What I Learned from Reading “Gamma: Exploring Euler’s Constant” by Julian Havil: Part 14

I hadn’t heard of the worm-on-a-rope problem until I read Gamma (page 133). From Cut-The-Knot:

A worm is at one end of a rubber rope that can be stretched indefinitely. Initially the rope is one kilometer long. The worm crawls along the rope toward the other end at a constant rate of one centimeter per second. At the end of each second the rope is instantly stretched another kilometer. Thus, after the first second the worm has traveled one centimeter, and the length of the rope has become two kilometers. After the second second, the worm has crawled another centimeter and the rope has become three kilometers long, and so on. The stretching is uniform, like the stretching of a rubber band. Only the rope stretches. Units of length and time remain constant.

It turns out that, after n seconds, that the fraction of the band that the worm has traveled is H_n/N, where

H_n = \displaystyle 1 + \frac{1}{2} + \frac{1}{3} + \dots + \frac{1}{n}

and N is the length of the rope in centimeters. Using the estimate H_n \approx \ln n + \gamma, we see that the worm will reach the end of the rope when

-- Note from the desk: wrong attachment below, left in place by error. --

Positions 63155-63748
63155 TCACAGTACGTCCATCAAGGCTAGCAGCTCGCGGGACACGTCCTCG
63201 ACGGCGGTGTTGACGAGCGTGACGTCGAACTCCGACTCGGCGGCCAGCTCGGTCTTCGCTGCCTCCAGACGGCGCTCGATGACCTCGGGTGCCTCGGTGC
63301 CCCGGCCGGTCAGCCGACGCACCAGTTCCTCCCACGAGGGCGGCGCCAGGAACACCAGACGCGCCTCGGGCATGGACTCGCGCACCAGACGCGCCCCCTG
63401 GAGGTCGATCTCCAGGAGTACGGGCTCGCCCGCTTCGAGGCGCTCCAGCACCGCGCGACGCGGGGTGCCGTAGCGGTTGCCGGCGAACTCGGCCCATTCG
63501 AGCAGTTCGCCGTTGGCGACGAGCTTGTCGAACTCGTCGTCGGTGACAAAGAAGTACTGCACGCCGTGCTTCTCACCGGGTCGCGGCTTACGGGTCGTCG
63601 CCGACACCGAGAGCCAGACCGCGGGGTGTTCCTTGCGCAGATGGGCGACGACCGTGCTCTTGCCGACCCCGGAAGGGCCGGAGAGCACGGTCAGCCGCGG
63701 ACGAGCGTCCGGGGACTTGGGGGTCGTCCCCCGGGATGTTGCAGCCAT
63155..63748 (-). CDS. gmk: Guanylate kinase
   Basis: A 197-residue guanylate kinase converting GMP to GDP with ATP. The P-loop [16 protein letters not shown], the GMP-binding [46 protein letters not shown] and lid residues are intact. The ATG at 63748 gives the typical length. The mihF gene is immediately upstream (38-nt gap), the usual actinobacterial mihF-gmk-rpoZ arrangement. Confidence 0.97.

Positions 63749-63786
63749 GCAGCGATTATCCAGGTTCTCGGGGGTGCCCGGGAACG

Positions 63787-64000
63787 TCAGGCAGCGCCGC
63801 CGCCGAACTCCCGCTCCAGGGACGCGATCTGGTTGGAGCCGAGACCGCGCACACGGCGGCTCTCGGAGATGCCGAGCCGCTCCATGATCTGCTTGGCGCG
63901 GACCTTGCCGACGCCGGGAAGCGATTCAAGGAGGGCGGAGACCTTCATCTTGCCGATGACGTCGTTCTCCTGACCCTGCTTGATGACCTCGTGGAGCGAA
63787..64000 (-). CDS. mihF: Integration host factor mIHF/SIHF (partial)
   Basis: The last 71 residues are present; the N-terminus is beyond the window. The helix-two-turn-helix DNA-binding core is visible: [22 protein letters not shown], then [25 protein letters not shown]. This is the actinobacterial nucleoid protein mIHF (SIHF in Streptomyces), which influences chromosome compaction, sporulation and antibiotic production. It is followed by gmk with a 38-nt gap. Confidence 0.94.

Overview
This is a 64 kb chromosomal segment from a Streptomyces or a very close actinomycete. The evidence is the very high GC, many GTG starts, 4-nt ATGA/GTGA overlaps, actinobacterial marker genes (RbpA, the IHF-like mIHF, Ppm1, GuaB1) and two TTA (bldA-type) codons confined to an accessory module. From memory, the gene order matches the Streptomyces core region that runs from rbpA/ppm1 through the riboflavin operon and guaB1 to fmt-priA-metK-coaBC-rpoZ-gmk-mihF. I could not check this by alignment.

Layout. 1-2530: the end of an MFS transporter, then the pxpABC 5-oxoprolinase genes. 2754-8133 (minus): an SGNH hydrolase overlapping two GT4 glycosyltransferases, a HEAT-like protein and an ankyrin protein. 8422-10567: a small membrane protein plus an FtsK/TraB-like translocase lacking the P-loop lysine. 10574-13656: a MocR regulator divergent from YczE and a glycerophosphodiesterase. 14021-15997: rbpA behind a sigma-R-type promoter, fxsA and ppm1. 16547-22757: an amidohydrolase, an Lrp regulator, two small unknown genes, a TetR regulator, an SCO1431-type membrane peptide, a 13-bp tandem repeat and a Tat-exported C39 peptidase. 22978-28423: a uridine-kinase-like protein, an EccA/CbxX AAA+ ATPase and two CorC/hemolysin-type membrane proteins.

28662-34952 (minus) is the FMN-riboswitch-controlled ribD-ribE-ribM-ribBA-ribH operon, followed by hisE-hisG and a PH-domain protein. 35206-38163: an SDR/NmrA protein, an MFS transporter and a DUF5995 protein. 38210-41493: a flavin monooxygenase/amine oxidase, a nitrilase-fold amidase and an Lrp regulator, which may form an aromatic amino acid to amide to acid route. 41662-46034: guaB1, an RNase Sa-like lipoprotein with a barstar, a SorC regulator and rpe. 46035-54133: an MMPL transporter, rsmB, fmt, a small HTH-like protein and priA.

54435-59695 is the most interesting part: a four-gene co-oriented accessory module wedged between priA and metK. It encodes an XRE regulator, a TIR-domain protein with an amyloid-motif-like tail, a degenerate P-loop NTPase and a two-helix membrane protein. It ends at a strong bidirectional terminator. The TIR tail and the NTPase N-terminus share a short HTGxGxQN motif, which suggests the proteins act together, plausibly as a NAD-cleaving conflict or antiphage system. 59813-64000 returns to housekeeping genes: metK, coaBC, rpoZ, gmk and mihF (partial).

H_n = N

\ln n + \gamma \approx N

\ln n \approx N - \gamma

n \approx e^{N - \gamma}.

If N = 100,000 (since the rope is initially a kilometer long), it will take a really long time for the worm to reach its destination!

green line

When I researching for my series of posts on conditional convergence, especially examples related to the constant \gamma, the reference Gamma: Exploring Euler’s Constant by Julian Havil kept popping up. Finally, I decided to splurge for the book, expecting a decent popular account of this number. After all, I’m a professional mathematician, and I took a graduate level class in analytic number theory. In short, I don’t expect to learn a whole lot when reading a popular science book other than perhaps some new pedagogical insights.

Boy, was I wrong. As I turned every page, it seemed I hit a new factoid that I had not known before.

In this series, I’d like to compile some of my favorites — while giving the book a very high recommendation.

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